But wait.

Here, right in the back garden, is a turtle candidate. Answers to the name "Great A'Tuin".


Monday, 11 February 2019

water's edge


A striking thing about my last two posts is the difference in the degree of tree foliage from one to the next, both within the same day. At least we are moving towards the greener look.

It is, admittedly, harder to tell in these next two pictures alongside the water's edge, relaxing for an evening meal.

Sunday, 10 February 2019

keep on truckin'


A quick look at the transport, which should be rugged enough for the planned journey. I'm told that GMC only make trucks nowadays, although this vehicle purports to be of a 2019 vintage.

I'll probably make some more observations about it later, but for now, I'll note that the factory fitted satellite navigation doesn't include maps and will not let you save a current location for future use.

It is, instead, voice operated although it has difficulties handling my variety of English, causing the system to go into frequent loops of incomprehension. I think it is called OnStar. Maybe that should be One Star?

a room with a view


It is always good to have a room with a view. I might prefer seascapes or mountains, but this urban masterpiece is also one-of-a-kind.

Saturday, 9 February 2019

filling in between the lines

This time we've headed along a long corridor ahead of our next trip.

Part way along, the floor pattern changed, just like it would in any good spy novel.

In our case it moved from heavily patterned to a light colour with occasional lines.

I suppose it was a hint of the need to fill in the grey areas between the lines?

Anyway.

Part one accomplished.

Next time we should be somewhere different.

Thursday, 7 February 2019

time takes a cigarette

Nothing has changed with that flight to Brussels. The 585 page Withdrawal Agreement remains the same as it ever was.

As a face-saver, the Political Declaration can be modified, but let's face it, it's still the equivalent of 30 pages of PowerPoint designed to be vague until after the one-way valve of the Withdrawal Agreement has closed.

What's the old quote "Everything works in PowerPoint."

Meanwhile, our stony-faced knight of the absurd continues to chase the existential ironic.

This other quote is from Albert Camus, talking about Sisyphus: "Each atom of that stone, each mineral flake of that night filled mountain, in itself forms a world. The struggle itself toward the heights is enough to fill a man's heart. One must imagine Sisyphus happy.”

circle line?


"Immobilise" - my pop art reference to "Release", by Richard Hamilton

As Mrs May continues her Sysiphean route around Europe the next meeting with Donald Tusk should be particularly interesting. I decided that the Botticelli painting of Dante's Inferno might be a little too complicated to represent the recent sentiments expressed.

Instead I was torn between a simplified 8-bit model of the 9 rings, complete with its own railway station or the upstart Onion version from 1998 with its 'special place' extra ring.

I decided that the railway station added an extra border control issue such that, despite its extra level, the expanded 10 level inferno was a better TL;DR* version and could still form the basis of a 'Place the politician' game.

Tempting as it might be, I won't fill in the gaps. After all, it could be seen as falling into a very deep pit.

*TL;DR - Too Long;Don't Read

Wednesday, 6 February 2019

magic realism


This time I've visited an excellent (and free) exhibition at the Tate Modern. Not a new show, it runs for a year, finishing in July 2019.

Magic Realism explores the aspects of Weimar Republic culture between two devastating world wars. There's themed rooms displaying the art of the period and Germany's search for cultural identity. Sometimes referred to as Neue Sachlichkeit / New Objectivity, it was defined by Franz Roh as a return to order after modern or avant-garde art (Nach Expressionismus: Magischer Realismus).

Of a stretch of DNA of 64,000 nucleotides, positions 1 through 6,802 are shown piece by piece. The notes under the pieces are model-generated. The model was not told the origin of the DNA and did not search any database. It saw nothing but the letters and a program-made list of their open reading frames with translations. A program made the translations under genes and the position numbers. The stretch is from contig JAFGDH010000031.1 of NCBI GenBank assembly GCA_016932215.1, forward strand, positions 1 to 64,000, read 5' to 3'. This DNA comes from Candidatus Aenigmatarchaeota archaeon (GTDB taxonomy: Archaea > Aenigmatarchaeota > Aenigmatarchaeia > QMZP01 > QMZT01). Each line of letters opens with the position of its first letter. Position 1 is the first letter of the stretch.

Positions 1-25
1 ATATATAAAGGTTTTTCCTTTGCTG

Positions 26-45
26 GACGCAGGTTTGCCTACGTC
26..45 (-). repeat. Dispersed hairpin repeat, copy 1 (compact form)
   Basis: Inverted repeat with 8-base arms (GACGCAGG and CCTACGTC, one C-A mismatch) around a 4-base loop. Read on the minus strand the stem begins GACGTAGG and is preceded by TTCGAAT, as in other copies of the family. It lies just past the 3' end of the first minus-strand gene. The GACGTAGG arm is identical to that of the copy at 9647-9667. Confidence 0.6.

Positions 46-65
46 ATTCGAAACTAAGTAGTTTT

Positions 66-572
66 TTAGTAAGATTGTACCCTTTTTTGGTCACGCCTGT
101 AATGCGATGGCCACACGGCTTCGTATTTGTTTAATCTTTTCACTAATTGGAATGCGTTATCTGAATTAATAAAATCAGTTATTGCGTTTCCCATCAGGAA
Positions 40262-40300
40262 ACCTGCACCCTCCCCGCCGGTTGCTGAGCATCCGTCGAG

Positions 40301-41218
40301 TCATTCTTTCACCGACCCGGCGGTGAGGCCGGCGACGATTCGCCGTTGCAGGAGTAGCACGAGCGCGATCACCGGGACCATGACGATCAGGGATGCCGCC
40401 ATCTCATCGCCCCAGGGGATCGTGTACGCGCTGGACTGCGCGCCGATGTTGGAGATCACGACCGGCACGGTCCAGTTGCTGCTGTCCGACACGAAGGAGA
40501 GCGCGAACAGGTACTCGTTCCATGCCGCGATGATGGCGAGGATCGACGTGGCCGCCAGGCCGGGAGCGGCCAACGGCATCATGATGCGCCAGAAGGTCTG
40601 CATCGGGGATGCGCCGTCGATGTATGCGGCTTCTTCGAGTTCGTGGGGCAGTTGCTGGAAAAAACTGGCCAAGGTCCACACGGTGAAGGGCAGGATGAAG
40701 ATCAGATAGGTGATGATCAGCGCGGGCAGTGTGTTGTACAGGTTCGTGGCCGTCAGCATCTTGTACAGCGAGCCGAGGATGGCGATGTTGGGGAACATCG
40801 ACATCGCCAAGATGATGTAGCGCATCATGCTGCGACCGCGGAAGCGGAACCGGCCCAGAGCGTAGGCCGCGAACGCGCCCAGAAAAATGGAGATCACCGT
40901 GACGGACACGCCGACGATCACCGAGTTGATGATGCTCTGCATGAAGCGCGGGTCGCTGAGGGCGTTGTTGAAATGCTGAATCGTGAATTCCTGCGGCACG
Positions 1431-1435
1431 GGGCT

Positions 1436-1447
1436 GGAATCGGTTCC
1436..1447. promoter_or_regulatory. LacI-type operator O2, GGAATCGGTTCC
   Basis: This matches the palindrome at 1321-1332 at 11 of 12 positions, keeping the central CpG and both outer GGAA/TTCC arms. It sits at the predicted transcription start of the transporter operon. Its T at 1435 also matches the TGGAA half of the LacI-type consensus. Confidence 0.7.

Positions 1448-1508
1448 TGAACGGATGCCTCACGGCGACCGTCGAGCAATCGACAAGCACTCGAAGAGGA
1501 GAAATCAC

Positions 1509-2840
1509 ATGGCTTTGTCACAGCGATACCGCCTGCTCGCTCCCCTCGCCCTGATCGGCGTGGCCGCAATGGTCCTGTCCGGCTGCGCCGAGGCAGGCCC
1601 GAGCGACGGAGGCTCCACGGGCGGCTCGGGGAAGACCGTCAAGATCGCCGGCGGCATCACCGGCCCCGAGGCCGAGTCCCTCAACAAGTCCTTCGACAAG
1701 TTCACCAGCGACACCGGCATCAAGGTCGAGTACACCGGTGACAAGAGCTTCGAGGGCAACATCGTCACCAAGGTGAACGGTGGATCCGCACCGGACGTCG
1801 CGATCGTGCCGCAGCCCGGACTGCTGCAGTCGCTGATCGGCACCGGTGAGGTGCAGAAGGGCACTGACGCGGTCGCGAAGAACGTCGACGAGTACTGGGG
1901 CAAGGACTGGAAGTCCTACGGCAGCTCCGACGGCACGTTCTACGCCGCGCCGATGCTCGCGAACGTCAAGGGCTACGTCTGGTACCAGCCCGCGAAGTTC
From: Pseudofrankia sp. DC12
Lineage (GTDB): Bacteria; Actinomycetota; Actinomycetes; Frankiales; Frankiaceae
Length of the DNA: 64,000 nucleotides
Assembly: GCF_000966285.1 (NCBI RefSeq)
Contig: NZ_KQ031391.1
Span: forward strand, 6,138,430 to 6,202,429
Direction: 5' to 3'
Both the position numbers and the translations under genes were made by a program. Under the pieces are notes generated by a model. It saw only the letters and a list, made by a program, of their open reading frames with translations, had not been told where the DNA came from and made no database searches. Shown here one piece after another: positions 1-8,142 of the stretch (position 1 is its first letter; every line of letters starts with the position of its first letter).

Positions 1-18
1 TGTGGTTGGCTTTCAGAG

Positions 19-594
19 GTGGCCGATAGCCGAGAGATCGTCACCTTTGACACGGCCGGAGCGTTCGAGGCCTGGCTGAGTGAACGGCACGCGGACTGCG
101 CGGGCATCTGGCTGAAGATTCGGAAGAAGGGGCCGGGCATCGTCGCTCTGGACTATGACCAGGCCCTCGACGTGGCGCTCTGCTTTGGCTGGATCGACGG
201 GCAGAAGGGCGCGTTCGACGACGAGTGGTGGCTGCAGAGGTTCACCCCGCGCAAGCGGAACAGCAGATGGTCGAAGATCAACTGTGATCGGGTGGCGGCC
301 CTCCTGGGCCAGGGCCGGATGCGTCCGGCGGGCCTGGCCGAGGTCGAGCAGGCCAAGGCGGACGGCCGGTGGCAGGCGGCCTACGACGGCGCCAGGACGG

I knew my German classes would come in handy.

There's a series of rooms, with titles like 'The interior figure of the exterior world', 'The Circus/Abnormal situations', 'Pleasurable Abundance', 'Cabaret' and more. Each space is not overloaded giving a good chance to examine and think upon the themes displayed. By the end we can see an inexorable spiral towards further darkness.

The trauma of the First World War, and subsequent political uncertainty, is echoed by many Weimar artists. There's grotesque and crude pictures and no shortage of ironies. One of the first pictures is by Georg Grosz, stark in its matter-of-factness whilst portraying multiple disturbing scenes.

There's a contrast with the Pleasurable Abundance of the next section. The fuller title would be 'Pleasurable abundance - by means of new technology' - Werner Gräff illustrated modern life with a list of contemporary pastimes: "the amusement park, pleasure flying, jazz bands, elegance, Chaplin, snow-shoeing, world travel now-and-then and, if need be, spas.

However, a picture from this section by Rudolf Schlichter illustrates the contrast. Click that link to see an abundance of his work.
Speedy with the Moon/Frauenportrait(Speedy) 1933.

A careful portrait of his wife, but look behind, not just at the moon. A torn landscape, maybe more representative of the emerging environment than a direct reference to the previous war? Schlichter was one of the many artists later condemned as degenerate by the terrifying politics of mid 30s Germany.

There's a detailing in the above picture not so representative of the general style of magic realism. More often the paintings use an economy of lines and vibrant tones to convey the effect. This crop from Conrad Felixmüller's Portrait of Ernst Buchholz might be more typical.

As an aside, in my ongoing use of iPhone photography I'm noticing reflections and white balance questions, which I'd more routinely fix in raw, but can't so easily on jpegs.

The circus collection provide licence to satirise moral degradations and anxieties. This picture in the Cabaret/Adventure section is by the only woman artist, Jeanne Mammen, and illustrates a shooting range. The foreground plainly dressed woman is handing a gun to the punter at contrast with the voluptuous women targets.

There's so much more. This small exhibition is packed with interesting and thought-provoking pictures. Day-drinking unemployed military veterans. The cage of decadence. Towards Isherwood and the Cabaret movie.

For already heavy back-packing reasons I didn't buy the catalogue at the time, but subsequently ordered a copy to be delivered home.

For now, by way of a bonus track, click anywhere on August Sander's photograph of Bohemians [Willi Bongard, Gottfried Brockmann] c.1922–5, to be transported to a Tate-curated spotify playlist of over 100 Weimar Republic tunes from between 1919-1933.